Neighbourhood kids had a lemonade stand. I don’t know how much business they did that day, but it was certainly a hit with my kid.

Now, Spencer wants to set up his own stand, so he can earn money to buy more toys.
Spencer: I could ask people for $5 for a glass of lemonade.
Me: No one is going to pay that much for lemonade.
Spencer: Well….what if I gave them lemonade AND let them play with one of my toys?
The protected road ends at Seward Park, home to a very nice playground.
Bicycle parking was at a premium!
And, of course, we had to end the day with ice cream. Hey! I just asked you to HOLD my ice cream while I took a picture!

I’d never gone to a Bicycle Sunday before, so I was curious to see how the experience compared to riding in the neighborhood or on the nearby trails. The combination of wide roads and the complete absence of cars created a remarkably relaxed and fun atmosphere. In comparison, the Burke-Gilman trail is quite narrow and, on a busy day, requires a lot of attention, especially when passing or being passed. Spencer is just learning to ride a two-wheeler (sans training wheels) right now. Once he gets a little steadier, he’ll want to move beyond the school playground, but won’t really be ready for streets or even the BG Trail for some time. Bicycle Sunday will be the perfect opportunity for him to spread his wings.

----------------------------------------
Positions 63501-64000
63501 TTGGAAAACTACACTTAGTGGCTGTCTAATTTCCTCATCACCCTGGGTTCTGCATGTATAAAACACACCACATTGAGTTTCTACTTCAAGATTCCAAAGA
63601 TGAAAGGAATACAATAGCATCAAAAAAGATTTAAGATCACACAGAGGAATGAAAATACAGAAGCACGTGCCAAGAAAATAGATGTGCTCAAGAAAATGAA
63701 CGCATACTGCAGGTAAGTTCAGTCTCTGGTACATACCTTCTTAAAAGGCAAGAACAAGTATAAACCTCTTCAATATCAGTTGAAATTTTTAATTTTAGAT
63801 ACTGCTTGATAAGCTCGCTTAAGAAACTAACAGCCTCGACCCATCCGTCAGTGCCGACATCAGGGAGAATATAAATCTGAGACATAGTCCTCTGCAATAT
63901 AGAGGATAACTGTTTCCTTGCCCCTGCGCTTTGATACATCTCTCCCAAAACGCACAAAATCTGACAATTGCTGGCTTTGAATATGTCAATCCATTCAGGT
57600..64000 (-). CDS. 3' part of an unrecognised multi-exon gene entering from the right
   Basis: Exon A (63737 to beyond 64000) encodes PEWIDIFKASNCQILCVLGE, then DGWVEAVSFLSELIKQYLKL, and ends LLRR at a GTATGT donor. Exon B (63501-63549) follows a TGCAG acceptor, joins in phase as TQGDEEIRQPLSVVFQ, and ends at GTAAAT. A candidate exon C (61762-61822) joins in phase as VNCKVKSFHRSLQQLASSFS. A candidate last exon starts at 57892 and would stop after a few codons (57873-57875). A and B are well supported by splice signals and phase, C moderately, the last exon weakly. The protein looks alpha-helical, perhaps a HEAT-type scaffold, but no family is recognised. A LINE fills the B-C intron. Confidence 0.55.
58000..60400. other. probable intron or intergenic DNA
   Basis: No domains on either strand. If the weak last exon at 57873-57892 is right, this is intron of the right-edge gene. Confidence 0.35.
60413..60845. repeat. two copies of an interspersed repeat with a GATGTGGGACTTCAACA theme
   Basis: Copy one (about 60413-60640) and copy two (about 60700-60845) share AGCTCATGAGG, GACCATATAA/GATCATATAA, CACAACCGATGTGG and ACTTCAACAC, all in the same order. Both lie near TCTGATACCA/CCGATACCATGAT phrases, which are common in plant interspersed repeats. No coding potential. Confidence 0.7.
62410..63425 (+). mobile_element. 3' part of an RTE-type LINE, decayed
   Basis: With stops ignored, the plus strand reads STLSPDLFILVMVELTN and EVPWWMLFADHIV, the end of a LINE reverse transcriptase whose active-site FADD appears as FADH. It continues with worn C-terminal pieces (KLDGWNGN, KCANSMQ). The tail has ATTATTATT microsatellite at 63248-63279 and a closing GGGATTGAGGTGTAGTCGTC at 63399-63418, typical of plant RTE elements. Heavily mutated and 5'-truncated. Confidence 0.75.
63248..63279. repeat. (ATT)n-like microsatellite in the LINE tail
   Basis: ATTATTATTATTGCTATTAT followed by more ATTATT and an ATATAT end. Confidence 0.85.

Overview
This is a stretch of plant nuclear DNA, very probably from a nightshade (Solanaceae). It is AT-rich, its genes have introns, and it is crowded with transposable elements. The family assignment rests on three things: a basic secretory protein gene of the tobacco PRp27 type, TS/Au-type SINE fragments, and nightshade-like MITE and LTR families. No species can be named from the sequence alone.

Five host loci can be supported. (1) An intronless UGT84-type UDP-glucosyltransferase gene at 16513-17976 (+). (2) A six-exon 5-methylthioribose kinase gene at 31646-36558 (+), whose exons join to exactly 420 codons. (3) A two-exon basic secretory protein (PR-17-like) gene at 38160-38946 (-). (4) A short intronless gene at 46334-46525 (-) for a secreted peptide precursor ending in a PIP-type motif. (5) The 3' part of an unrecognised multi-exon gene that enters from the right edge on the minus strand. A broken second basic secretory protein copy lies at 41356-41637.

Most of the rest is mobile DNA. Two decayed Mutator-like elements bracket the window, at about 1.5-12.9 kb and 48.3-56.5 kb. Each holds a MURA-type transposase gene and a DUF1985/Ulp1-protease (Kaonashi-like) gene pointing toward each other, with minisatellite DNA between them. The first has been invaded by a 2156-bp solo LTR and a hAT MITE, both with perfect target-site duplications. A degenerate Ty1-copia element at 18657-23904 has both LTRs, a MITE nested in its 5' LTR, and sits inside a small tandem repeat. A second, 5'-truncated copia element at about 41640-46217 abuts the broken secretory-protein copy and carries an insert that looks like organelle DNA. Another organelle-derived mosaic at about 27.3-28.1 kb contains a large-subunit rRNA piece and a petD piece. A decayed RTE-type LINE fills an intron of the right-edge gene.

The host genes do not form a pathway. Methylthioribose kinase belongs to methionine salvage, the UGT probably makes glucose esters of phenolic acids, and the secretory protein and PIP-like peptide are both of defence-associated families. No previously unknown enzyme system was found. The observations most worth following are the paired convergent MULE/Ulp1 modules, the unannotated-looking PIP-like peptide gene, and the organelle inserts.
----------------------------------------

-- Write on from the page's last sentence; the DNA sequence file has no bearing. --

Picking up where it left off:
All in all, it was a lot of fun and we’ll certainly go again. However, it will never be an every weekend activity – I’m not a big fan of driving 12 miles in order to ride for 3. Now, if only we could convince Seattle Parks to do a similar event in north Seattle….
Margin of Error

Margin of Error

What makes good infrastructure? One key feature is that it is forgiving. Infrastructure that requires expert skills and an absolute focus is crappy infrastructure.

Photo courtesy of Michael Snyder via SeattleBikeBlog.
A recent example of this can be found on the Burke-Gilman Trail. This is the grandaddy of multi-user trails in Seattle. It’s a major route for bicycle commuters during the week and is thronged with the kids & dogs crowd on the weekend. It’s one of my favourite parts of Seattle. However, it does have its flaws, including a spot near NW 41st St. where the trail crosses railway tracks. The trail does try to indicate that cyclists should cross at a 90 degree angle, but the natural path to take is a shallow angle that places cyclists at considerable risk of catching a tire on the track and falling. To try to improve safety, a rubber mat was installed. This does prevent catching a tire, but can become very slippery itself when it’s wet or frosty. Not surprisingly, this has been the site of many accidents (well covered by the Seattle Times and SeattleBikeBlog) and I’m happy to hear that SDOT is fixing it.